So, here are a few pictures to show you this workshop:
Here is our instructor, Claudia Dinnell (a very warm, friendly, easy to listen to speaker):
I attended the workshop with a friend, Lisa C from Tonasket, WA. Here is Lisa:
The Quilting Bee in Spokane had the largest Classroom setting I have ever seen. Take a look:
Here is the front of my beautiful Bernina 830 LE:
(known around my house as "Princess B")
The following Pictures are of Claudia's quilts on display (made from her embroidery/quilting designs):
This is "Over the meadow and through the woods...":
This is (I believe) called "Pledge of Allegiance":
This quilt was my favorite! I just loved the snowmen sayings on this quilt!!! (zoom in for a laugh)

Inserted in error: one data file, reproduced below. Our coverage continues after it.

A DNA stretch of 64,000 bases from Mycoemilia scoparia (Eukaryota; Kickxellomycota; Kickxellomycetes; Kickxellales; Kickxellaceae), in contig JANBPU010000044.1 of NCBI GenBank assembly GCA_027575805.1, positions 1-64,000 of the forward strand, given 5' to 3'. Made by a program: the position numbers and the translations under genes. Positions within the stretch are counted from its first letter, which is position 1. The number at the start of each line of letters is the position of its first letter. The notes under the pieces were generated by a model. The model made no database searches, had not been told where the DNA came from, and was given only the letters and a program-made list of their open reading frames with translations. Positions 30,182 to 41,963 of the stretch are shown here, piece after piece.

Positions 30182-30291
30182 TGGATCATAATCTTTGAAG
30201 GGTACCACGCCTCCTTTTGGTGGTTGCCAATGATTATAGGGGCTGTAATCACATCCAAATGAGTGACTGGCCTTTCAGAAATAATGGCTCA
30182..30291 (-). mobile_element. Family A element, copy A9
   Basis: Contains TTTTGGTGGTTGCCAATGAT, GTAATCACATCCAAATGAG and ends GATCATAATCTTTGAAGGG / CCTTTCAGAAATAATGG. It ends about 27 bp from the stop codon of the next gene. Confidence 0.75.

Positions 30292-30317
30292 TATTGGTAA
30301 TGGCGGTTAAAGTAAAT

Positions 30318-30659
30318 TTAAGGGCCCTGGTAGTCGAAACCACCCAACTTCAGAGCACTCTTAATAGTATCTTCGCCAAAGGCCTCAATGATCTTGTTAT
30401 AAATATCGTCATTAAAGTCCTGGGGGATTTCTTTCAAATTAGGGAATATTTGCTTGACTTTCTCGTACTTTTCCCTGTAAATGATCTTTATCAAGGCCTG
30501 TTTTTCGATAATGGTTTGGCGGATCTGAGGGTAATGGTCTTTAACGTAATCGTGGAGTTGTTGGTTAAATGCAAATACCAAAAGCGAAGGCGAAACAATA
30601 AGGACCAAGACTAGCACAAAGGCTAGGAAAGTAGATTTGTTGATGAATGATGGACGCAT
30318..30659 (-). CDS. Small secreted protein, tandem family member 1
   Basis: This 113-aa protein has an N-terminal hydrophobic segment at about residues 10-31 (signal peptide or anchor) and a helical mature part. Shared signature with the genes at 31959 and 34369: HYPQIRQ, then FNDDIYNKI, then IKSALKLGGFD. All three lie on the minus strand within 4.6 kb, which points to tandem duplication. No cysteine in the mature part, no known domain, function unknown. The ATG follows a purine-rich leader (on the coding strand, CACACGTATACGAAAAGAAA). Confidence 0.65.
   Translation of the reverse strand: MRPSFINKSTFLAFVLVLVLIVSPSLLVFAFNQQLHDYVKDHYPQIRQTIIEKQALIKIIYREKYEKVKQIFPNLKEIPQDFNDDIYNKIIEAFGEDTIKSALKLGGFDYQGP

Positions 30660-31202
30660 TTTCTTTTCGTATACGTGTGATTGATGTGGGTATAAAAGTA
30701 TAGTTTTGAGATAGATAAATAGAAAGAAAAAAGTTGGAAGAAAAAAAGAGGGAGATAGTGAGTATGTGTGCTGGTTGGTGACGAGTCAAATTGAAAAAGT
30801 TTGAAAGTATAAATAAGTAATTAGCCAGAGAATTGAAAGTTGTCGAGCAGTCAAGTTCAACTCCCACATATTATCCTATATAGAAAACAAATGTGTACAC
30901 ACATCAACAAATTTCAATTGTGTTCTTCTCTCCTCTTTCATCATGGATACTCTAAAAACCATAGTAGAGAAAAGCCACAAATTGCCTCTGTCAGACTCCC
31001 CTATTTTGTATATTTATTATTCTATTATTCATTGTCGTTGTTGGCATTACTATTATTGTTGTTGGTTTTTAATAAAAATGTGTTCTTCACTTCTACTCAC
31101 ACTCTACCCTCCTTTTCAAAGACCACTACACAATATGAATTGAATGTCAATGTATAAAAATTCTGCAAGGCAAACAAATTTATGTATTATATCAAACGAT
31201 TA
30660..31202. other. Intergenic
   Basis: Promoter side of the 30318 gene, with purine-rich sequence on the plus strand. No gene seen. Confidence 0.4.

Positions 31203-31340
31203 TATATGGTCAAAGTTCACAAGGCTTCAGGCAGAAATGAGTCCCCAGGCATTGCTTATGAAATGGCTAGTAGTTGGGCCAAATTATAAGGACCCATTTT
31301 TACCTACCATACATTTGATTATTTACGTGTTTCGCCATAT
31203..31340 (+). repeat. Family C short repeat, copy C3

An for you Halloween lovers, one of the cutest Pumpkins I have ever seen:
Claudia also teaches a digitizing class using Bernina V6 Software. This is the quilt she uses in that class:
(Everyone designs one for their own family.)
This combination applique/machine embroidery quilt was absolutely stunning. I loved it!
And this, was stupendous!!! The quilt is called "Claudia's Baltimore" :
Next is the Quilt we were working on for this workshop, called "Twas the Night..." - and wouldn't you know, I didn't get a good full shot of the finished quilt (its the one laying on the table)!
I may have neglected to get a full picture of the quilt, but I did get lots of pictures of the FMQ detail:
Claudia does not profess to be an expert FM quilter, but I liked many of the designs she used for different areas of this quilt.